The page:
User Interface

The way the application looks and responds is one of the most important considerations when building a website. Website should be pleasant to view, easy to traverse and interact with, and morph to fit on multiple screen sizes.

A fast and proven way to provide a great user interface is to utilize a front-end cascading stylesheets (CSS) library in combination with a JavaScript library (jQuery). At LineDrop, we use Bootstrap’s open-source and licensed themes to meet our needs.

jQuery

jQuery is a JavaScript library which simplifies syntax and provides powerful support for user interface scripting, asynchronous requests, and CSS. Bootstrap library depends on jQuery.

Referencing CDN

The preferred method for including jQuery in the project is to link to the content delivery network (CDN). For example:

Please see the latest version at http://code.jquery.com/

Adding to Assets

As an alternative to referencing CDN, you can download the jQuery library and add it to the project assets.

Open Google Chrome, and browse to https://jquery.com/download/ and click on the latest production build download link. For example, Download the compressed, production jQuery 3.4.1.

In Chrome’s top menu, select File - Save Page As… and save the file to the Desktop.

With IntelliJ open, drag the file into the public/javascripts directory of the project.

Add a reference to jQuery to the home template below the title tag. For example:

Bootstrap

Bootstrap is a front-end library that will make your application look great on desktop, phone, and tablet displays. In this guide, we will use the open source library; however, for your commercial project, we recommend purchasing a license to themed kit at https://themes.getbootstrap.com/.

If you are just getting started with building user interfaces, the best way to have your application look great is to find the design that you like and copy the HTML of the page. Paste the html into the view and modify it to work with your code. Here is the list of open source Bootstrap templates used in this guide:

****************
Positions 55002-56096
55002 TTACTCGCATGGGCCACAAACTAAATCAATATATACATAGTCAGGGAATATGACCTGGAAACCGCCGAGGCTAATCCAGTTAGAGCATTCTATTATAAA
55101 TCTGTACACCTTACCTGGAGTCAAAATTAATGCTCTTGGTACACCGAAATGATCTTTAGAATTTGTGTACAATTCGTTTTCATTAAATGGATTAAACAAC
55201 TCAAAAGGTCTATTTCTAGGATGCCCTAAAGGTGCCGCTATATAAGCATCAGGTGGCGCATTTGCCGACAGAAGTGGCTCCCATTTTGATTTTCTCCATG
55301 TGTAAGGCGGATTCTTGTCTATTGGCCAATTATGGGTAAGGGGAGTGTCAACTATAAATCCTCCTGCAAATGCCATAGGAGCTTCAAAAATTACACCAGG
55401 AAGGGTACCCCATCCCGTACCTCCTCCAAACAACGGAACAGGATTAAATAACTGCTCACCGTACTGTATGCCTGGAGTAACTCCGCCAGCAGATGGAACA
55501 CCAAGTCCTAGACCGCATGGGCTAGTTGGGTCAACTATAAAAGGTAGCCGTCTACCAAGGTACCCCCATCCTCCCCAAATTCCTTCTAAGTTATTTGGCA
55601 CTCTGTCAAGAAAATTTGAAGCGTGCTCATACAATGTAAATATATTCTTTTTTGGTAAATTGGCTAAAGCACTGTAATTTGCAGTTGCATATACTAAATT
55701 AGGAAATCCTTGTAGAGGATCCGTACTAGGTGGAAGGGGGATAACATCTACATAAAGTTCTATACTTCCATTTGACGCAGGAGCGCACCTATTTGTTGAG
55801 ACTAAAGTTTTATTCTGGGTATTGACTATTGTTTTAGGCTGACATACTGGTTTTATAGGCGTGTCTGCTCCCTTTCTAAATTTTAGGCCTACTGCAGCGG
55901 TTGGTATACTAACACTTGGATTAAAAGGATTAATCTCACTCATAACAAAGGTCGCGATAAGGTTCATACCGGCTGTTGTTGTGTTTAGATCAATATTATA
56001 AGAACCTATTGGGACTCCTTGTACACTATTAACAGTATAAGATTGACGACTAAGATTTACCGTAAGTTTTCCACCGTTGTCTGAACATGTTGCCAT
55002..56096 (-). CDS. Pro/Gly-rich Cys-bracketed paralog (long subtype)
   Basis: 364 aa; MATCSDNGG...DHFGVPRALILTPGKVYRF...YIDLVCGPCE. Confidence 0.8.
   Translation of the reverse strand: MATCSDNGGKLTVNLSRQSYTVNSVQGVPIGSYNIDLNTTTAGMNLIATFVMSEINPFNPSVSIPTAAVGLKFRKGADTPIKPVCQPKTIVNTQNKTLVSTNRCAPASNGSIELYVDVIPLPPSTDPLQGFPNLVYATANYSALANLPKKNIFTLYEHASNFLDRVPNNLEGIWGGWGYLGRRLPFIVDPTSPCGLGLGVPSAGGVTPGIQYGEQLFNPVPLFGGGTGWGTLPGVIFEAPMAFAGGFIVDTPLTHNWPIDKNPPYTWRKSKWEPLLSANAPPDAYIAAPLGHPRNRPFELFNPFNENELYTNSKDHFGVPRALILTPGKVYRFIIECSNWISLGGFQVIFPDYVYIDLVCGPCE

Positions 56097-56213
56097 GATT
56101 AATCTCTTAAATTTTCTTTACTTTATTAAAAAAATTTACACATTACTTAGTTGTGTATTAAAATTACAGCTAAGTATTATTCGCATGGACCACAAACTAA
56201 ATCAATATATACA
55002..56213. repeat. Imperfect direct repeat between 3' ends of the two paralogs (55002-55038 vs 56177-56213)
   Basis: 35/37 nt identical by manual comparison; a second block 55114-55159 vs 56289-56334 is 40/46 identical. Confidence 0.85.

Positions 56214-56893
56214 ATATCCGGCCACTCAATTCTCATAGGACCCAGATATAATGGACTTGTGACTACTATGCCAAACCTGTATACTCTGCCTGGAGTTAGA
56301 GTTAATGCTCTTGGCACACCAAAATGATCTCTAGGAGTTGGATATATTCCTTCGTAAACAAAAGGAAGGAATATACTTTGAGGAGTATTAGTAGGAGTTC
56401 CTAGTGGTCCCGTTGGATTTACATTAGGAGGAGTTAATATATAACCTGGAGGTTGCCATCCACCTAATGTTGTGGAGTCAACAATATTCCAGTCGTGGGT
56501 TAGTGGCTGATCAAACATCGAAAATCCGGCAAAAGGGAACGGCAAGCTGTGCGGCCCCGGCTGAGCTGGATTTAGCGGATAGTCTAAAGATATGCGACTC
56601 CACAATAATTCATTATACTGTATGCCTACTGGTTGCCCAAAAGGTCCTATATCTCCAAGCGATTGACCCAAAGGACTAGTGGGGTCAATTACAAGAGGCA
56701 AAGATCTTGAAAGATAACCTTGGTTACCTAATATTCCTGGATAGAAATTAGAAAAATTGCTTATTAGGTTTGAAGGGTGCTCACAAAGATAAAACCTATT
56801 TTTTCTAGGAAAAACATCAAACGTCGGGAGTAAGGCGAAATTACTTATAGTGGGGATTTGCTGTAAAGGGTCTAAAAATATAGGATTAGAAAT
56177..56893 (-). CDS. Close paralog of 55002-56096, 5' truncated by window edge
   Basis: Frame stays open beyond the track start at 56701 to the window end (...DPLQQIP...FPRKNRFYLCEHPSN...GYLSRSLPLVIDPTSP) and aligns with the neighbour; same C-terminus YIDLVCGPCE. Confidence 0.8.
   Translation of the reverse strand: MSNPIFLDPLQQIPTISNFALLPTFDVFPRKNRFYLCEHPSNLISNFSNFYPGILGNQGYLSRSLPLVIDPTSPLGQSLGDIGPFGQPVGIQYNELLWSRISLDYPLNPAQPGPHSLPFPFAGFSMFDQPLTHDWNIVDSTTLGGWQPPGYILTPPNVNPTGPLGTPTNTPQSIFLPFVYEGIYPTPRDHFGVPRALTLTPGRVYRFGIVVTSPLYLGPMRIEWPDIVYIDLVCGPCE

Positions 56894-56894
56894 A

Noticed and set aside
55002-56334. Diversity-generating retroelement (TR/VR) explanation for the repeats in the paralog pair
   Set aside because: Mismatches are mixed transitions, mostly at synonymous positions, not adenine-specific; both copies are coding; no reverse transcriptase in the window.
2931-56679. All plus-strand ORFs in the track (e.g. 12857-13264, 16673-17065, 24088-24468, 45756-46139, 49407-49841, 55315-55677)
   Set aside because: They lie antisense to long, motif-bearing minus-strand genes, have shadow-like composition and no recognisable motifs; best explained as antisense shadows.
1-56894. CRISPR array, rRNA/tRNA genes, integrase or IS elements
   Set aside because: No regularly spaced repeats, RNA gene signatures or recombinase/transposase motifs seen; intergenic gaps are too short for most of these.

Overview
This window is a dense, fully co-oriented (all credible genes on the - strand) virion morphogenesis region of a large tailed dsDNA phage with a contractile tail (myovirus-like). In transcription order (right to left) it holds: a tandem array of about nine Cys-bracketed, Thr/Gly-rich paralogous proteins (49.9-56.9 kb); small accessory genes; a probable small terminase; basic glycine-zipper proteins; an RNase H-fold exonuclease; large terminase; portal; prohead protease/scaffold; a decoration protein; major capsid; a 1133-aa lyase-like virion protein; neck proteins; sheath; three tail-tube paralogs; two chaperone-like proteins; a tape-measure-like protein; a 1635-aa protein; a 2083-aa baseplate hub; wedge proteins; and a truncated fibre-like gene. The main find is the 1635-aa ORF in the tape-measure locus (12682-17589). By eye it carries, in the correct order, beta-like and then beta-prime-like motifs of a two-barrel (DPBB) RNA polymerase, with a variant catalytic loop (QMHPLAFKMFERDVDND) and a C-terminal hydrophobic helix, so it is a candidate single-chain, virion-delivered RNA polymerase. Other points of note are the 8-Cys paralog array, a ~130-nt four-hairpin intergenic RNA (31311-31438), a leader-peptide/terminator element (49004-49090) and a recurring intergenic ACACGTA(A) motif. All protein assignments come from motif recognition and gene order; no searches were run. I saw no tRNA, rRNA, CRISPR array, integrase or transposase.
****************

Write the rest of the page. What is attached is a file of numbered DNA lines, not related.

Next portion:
Bootstrap depends on jQuery, please make sure to reference jQuery in the file.

Referencing CDN

The preferred method for including Bootstrap is to link to the content delivery network (CDN). For example:

Please see the latest version at Download Bootstrap.

Adding to Assets

As an alternative to referencing CDN, you can download the Bootstrap libraries and add them to the project assets.

Open Google Chrome, and browse to Download Bootstrap.

Scroll down to Compiled CSS and JS and click Download.

Unzip the downloaded archive.

With IntelliJ open, drag the bootstrap directory into the public directory of the project.

Add a reference to Bootstrap CSS and JS to the home template below the jQuery reference. For example:

Homepage Design

As a quick introduction to the front-end design, let’s use Bootstrap’s Cover Template to style the home page. To create examples for this guide, we copied the Cover Template HTML and then slightly modified it to work with the Play/Scala Web App.

Home Template

Repeating view elements such as header and footer HTML, references to stylesheets, jQuery, JavaScript functions, Google Analytics plug-ins, et cetera can be stored in Play Framework’s view templates. The same template may be used by multiple views.

Home template view will contain the header, footer, and external references for the index view.

Ctrl-click views and select New - HTML File.

Enter home_template.scala.html in the name field.

Double-click HTML 5 file.

If prompted, click Add to add the file to version control.

Browse to the project repository to view the file:

Example: LineDrop Play/Scala Web Application - Home Template

Copy the contents of the file and paste them into home_template.scala.html.

Copyright jQuery

An additional script named copyright.js is referenced in the template. Copyright.js writes a copyright notice including the year and the company name to the copyright element of the view. Add the copyright script: